A former District police officer whose undercover adventures once involved getting chummy with drug dealers, gamblers and gunrunners has a new undercover role: a knight in shining armor.
In his free time, Edward J. Jagen, 40, portrays Sir Edward, the central character in a book he wrote called "The Good Knight Story," a fairy tale designed to teach children how to avoid being abducted.
Some schoolchildren in Prince George's County read the book in class last year. Recently, the 6-foot-4 Jagen, clad in a suit of blue armor that he made to look like Sir Edward's, visited the school to present certificates making them Junior Blue Knights, each with a mission to teach "all children how to stay safe."
In all, Jagen knighted 55 students at University Park Elementary School in Hyattsville.
But Jagen is a man with a mission. He would like to see his book adopted for classrooms in other jurisdictions, including the District. The Prince George's County school system, the first to use the book, has approved it for use in elementary school counseling programs in the fall, said Louise F. Waynant, associate superintendent for instruction.
"We don't want to frighten children but make them aware of a very sensitive subject," Waynant said. "One of the strong features of the book is that it creates awareness without creating fear."
Using a Middle Ages setting, the book tells children of tricks that might be used to lure them away from the safety of their homes, schools or neighborhoods. In one case, the story's villain persuades a girl to follow him into the woods by telling her that her mother has sent him to bring her home.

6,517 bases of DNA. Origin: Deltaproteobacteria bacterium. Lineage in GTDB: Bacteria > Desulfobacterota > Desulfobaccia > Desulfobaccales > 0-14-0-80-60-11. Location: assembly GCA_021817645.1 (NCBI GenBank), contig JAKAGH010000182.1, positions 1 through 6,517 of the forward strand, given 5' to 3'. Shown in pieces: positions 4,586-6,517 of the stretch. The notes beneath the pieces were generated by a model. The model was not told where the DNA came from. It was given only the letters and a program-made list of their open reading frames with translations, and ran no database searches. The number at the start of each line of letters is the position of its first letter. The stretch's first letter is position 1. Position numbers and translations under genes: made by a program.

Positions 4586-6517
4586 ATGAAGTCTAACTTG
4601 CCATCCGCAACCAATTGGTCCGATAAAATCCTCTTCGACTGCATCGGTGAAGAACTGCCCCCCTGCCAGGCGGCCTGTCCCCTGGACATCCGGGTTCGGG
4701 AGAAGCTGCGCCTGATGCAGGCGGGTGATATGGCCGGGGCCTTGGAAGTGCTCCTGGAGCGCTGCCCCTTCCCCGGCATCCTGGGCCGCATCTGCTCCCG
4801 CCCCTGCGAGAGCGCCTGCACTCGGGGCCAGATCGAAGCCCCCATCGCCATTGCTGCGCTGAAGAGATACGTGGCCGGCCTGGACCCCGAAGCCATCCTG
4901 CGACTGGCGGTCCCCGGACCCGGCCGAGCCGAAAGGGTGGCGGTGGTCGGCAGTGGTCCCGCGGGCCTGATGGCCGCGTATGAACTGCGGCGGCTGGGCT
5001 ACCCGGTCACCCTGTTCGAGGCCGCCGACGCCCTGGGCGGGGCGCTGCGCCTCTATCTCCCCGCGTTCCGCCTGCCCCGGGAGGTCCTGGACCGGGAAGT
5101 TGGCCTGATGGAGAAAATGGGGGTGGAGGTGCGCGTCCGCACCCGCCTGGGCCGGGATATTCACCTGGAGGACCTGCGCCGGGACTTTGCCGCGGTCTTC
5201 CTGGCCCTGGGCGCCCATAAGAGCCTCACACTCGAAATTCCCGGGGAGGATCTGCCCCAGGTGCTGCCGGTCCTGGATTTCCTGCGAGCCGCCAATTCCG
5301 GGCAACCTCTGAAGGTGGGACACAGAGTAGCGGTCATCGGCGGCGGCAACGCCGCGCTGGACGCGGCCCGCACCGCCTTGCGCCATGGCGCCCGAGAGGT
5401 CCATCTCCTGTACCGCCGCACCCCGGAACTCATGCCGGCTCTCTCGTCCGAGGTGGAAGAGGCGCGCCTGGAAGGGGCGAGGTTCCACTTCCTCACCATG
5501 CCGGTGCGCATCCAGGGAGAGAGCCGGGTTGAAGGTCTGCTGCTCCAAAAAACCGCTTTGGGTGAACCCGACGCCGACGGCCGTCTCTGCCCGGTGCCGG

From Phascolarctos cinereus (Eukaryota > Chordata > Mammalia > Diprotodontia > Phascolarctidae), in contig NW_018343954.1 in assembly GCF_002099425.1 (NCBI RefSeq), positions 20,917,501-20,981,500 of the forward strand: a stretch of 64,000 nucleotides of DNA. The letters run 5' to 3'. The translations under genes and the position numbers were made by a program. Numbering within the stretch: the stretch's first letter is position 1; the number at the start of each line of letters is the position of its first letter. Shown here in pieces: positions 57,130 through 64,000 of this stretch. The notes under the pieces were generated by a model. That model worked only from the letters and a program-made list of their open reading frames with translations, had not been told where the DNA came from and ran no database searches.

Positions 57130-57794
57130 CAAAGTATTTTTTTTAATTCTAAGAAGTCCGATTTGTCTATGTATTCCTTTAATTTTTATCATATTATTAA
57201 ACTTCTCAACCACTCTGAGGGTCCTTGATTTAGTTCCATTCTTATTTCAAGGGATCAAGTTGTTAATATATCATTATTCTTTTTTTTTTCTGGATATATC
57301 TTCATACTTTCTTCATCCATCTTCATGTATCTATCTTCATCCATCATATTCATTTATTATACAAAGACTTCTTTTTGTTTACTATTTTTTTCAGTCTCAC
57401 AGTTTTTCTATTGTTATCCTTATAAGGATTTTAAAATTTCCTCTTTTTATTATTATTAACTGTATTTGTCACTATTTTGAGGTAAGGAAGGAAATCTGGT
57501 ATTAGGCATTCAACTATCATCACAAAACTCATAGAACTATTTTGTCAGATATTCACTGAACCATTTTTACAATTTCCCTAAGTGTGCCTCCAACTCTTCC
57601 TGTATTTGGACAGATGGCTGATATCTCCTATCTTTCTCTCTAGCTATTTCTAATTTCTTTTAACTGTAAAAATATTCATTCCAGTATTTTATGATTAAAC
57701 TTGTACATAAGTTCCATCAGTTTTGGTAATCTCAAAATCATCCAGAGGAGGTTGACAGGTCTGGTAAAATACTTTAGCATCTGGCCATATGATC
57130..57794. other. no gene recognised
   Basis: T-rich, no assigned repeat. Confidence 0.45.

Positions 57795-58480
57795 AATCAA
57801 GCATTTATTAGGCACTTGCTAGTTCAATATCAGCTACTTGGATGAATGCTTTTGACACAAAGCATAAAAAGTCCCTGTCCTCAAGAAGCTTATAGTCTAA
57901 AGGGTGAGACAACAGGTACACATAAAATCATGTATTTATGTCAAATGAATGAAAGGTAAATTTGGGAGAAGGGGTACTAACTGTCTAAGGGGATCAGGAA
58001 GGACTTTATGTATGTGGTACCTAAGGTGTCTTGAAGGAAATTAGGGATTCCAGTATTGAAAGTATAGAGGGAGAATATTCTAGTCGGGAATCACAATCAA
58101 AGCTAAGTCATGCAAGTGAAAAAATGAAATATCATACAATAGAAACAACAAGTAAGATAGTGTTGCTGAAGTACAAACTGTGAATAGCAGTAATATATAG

To capture the children's attention, Jagen has woven his story around an imaginary kingdom called Eagleton, described in his book as "within a land one step back and three to the side of where you live now." In Eagleton, the king and queen hold festivals at their castle each season to honor children born in that season. All is well until the children born one spring suddenly begin to disappear.
When Sir Edward, a retired knight who becomes the story's "Good Knight," is asked to find the missing children, the story becomes laced with enchanting touches, including angels who grant four wishes to Sir Edward, a magical mouse named Mac Aroni, and a sword named Tenacity that represents "the never-ending quest in pursuit of the truth." But inside the kingdom also lurk a few untrustworthy residents, including a hungry giant, a dragon and the Bony Dead.
One by one, Sir Edward rescues the missing children, after which they describe the tricks a stranger used to lure them away. The stranger invariably turns out to be someone who had been well respected in the kingdom.
The revelation is intentional.
"Parents tell their children to watch out for strangers and then say that the stranger is someone you don't know," Jagen said. "Children need to know that the stranger who could hurt them may be someone they have grown to trust."
Jagen said he learned that lesson as a child; he was abused for several years by a family maid.
"I saw child abuse while I was growing up," Jagen said. "It eventually stopped in my life, but I wish I had told somebody about the abuse I saw in my buddies' lives. Because I said nothing, they suffered the consequences."